Digital Signature to Create a Universally Binding Contract or Agreement

Electronic signatures, or eSignatures, are a broad category of methods for signing a document. A digital signature is a type of electronic signature that uses a specific technical implementation. Digital signature providers follow the PKI (Public Key Infrastructure) protocol.

Digital signatures use a standard, accepted format, called Public Key Infrastructure (PKI), to provide the highest levels of security and universal acceptance. They are a specific signature technology implementation of electronic signature (eSignature).

eSignature Benefits

eSignature accelerates agreements, eliminates manual tasks, and makes it easy to connect with the tools and systems you’re already using.

Do business faster

Send and sign agreements securely from virtually any device. Up to 82% of agreements are completed in less than a day, and 49% in less than 15 minutes.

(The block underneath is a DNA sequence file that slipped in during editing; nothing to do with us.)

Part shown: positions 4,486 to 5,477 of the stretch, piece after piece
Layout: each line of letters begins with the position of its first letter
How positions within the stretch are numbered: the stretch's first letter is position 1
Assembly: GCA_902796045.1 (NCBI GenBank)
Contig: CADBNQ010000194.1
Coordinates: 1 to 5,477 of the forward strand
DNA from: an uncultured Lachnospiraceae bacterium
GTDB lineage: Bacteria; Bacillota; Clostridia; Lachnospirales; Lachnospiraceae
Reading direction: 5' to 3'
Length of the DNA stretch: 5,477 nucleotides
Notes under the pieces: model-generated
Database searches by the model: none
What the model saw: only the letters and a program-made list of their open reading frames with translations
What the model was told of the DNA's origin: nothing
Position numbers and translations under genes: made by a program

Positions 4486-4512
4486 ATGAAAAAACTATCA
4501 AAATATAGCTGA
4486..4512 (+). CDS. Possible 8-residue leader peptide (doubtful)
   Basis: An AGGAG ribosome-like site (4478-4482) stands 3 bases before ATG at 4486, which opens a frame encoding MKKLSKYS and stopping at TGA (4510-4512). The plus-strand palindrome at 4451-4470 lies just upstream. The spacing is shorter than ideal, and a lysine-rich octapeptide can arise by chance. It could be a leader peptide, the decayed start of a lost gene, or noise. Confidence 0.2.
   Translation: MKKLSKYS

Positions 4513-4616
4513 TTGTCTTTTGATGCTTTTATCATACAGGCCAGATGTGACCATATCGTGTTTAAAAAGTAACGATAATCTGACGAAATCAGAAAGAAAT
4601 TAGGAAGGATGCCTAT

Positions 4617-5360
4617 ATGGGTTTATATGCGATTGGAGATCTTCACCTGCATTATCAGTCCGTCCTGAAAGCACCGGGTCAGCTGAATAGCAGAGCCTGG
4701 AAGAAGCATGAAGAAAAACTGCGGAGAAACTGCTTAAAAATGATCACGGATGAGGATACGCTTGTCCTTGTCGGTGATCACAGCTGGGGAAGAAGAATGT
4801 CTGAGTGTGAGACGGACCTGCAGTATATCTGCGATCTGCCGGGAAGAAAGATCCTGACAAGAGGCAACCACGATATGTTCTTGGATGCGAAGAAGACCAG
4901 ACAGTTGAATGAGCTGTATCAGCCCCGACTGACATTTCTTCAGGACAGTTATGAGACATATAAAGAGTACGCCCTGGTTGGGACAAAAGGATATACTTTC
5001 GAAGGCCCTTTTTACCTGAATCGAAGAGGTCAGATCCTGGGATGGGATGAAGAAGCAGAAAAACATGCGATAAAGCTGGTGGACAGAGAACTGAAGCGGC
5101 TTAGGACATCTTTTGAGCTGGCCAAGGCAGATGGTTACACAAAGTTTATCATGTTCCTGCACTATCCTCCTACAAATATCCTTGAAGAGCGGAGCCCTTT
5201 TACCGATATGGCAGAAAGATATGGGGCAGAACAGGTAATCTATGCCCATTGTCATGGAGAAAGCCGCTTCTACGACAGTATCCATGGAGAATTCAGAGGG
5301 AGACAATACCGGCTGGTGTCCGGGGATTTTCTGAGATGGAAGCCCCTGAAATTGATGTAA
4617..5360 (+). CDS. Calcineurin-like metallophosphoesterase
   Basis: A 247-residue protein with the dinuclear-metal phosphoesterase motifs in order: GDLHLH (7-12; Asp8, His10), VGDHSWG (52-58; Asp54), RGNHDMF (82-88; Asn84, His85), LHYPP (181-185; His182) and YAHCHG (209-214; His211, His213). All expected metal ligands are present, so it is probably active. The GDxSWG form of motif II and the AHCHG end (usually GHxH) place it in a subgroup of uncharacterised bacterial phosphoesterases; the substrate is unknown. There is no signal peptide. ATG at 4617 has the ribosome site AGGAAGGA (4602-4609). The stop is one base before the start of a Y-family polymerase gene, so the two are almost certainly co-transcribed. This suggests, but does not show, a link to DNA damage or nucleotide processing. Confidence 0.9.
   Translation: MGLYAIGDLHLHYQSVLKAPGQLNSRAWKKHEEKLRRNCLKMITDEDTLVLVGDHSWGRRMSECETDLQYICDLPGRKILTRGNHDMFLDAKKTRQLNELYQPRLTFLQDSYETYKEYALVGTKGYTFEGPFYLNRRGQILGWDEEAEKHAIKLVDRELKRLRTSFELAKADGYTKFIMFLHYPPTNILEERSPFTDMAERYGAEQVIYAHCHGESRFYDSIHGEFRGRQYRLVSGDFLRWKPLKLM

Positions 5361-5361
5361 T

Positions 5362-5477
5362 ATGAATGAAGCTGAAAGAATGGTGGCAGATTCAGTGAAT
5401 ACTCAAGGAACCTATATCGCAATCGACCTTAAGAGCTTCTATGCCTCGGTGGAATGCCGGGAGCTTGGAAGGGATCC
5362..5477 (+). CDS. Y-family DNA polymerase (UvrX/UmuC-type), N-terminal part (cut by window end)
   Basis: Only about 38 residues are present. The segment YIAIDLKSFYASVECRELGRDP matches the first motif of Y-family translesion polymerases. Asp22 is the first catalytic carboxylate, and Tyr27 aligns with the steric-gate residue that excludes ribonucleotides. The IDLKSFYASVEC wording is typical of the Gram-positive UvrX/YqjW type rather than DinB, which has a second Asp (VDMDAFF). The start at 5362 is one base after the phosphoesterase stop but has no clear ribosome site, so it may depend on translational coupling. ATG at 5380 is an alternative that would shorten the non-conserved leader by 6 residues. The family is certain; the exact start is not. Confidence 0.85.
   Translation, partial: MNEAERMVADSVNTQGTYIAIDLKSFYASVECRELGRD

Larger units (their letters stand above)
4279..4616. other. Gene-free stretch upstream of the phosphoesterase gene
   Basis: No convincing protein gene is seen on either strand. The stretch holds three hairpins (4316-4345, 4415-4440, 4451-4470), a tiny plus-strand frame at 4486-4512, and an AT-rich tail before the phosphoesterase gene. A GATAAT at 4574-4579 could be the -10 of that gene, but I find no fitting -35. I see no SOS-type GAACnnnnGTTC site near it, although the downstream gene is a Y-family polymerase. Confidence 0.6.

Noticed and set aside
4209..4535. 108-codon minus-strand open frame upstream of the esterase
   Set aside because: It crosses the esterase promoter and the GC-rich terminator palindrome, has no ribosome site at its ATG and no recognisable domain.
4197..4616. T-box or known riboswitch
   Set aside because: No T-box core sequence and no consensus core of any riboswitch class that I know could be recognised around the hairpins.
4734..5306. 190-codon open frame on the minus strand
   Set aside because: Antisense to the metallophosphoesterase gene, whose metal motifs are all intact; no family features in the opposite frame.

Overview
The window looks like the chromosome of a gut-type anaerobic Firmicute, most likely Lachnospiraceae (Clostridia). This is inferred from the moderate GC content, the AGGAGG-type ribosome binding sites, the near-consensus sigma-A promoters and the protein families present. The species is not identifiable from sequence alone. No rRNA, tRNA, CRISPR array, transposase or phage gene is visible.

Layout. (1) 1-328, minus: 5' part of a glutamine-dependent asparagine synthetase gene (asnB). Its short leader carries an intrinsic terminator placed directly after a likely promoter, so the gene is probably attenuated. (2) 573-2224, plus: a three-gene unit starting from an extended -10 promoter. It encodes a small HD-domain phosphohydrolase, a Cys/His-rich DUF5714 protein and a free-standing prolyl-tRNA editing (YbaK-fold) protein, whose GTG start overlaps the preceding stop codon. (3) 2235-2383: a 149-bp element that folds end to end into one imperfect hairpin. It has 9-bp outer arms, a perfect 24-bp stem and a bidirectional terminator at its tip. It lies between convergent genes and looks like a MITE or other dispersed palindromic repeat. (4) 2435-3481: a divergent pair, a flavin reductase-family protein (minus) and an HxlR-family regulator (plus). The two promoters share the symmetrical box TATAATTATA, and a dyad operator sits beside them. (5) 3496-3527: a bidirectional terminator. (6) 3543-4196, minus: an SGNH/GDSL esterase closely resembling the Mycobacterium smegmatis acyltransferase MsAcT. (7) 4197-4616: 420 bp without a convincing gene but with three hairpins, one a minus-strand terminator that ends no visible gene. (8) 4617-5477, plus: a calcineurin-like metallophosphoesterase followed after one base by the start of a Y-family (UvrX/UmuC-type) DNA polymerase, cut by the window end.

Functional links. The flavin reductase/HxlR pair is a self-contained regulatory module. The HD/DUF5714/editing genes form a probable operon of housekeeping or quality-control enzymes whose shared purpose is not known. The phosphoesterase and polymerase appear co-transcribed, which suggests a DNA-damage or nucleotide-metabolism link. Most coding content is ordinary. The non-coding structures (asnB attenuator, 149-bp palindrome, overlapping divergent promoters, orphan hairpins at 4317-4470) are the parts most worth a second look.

Be more efficient

LgalSeba eSignature eliminates manual tasks and increases convenience for our clients creating a globally binding contract.

At no cost for our clients

LegalSeba eSignature saves an average of $26 per agreement by reducing hard costs, time and improving work productivity. It comes with no cost with any agreement or contract or any project you work with us.

Lawful & court-admissible

 eSignature complies with the U.S. ESIGN Act, in Singapore, UK, Canada, Australia and UETA, as well as the EU eIDAS Regulation. We automatically generate and store a robust audit trail for every agreement to be used as a piece of evidence for future reference.

“Digital Signature” means a transformation of a message using an asymmetric cryptosystem such that a person having the initial message and the signer’s public key can accurately determine
(a) whether the transformation was created using the private key that corresponds to the signer’s public key;
(b) whether the message has been altered since the transformation was made